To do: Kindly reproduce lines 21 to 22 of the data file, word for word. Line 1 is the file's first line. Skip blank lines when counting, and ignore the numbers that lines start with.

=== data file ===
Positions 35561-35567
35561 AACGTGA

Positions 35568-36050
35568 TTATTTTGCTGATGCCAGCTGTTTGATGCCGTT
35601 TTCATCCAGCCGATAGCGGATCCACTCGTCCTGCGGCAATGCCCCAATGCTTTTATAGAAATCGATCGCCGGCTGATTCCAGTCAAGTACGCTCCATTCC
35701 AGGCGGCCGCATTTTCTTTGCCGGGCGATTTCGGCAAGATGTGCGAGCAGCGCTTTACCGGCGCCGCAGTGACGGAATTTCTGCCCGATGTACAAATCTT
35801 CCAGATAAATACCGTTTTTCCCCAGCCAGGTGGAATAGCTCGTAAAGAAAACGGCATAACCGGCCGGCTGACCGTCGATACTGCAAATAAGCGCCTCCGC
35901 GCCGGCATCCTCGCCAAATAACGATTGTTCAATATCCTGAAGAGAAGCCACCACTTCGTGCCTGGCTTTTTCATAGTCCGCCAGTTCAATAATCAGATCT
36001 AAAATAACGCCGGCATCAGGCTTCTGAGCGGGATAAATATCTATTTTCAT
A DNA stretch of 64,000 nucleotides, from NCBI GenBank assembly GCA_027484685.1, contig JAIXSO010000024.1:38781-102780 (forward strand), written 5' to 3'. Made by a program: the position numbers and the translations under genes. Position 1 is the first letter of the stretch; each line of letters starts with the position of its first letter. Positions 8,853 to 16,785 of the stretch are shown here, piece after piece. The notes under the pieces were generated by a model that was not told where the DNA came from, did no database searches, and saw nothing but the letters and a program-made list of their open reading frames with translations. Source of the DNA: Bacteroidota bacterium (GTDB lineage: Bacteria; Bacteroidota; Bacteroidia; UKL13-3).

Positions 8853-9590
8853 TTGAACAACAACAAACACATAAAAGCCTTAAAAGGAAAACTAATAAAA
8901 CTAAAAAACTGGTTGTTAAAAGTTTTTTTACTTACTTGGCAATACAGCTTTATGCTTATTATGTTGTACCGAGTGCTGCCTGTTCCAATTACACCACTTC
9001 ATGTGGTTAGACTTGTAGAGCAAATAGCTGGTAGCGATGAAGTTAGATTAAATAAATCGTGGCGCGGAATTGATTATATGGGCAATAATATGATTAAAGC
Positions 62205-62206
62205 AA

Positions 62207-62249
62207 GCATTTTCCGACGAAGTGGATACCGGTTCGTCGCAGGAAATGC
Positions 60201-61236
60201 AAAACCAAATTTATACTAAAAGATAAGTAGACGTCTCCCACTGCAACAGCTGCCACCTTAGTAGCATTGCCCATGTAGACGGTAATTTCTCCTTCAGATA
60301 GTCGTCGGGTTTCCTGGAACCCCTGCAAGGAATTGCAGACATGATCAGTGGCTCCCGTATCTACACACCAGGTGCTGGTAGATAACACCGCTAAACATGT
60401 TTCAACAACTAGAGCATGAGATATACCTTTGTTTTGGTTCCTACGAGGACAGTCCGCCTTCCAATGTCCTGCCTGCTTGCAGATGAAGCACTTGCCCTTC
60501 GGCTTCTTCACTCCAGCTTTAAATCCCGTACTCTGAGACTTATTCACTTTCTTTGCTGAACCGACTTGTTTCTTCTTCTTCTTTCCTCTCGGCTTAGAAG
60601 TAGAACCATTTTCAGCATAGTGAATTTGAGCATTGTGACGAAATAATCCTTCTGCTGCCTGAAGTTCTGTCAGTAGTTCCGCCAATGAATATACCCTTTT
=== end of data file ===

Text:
60301 GTCGTCGGGTTTCCTGGAACCCCTGCAAGGAATTGCAGACATGATCAGTGGCTCCCGTATCTACACACCAGGTGCTGGTAGATAACACCGCTAAACATGT
60401 TTCAACAACTAGAGCATGAGATATACCTTTGTTTTGGTTCCTACGAGGACAGTCCGCCTTCCAATGTCCTGCCTGCTTGCAGATGAAGCACTTGCCCTTC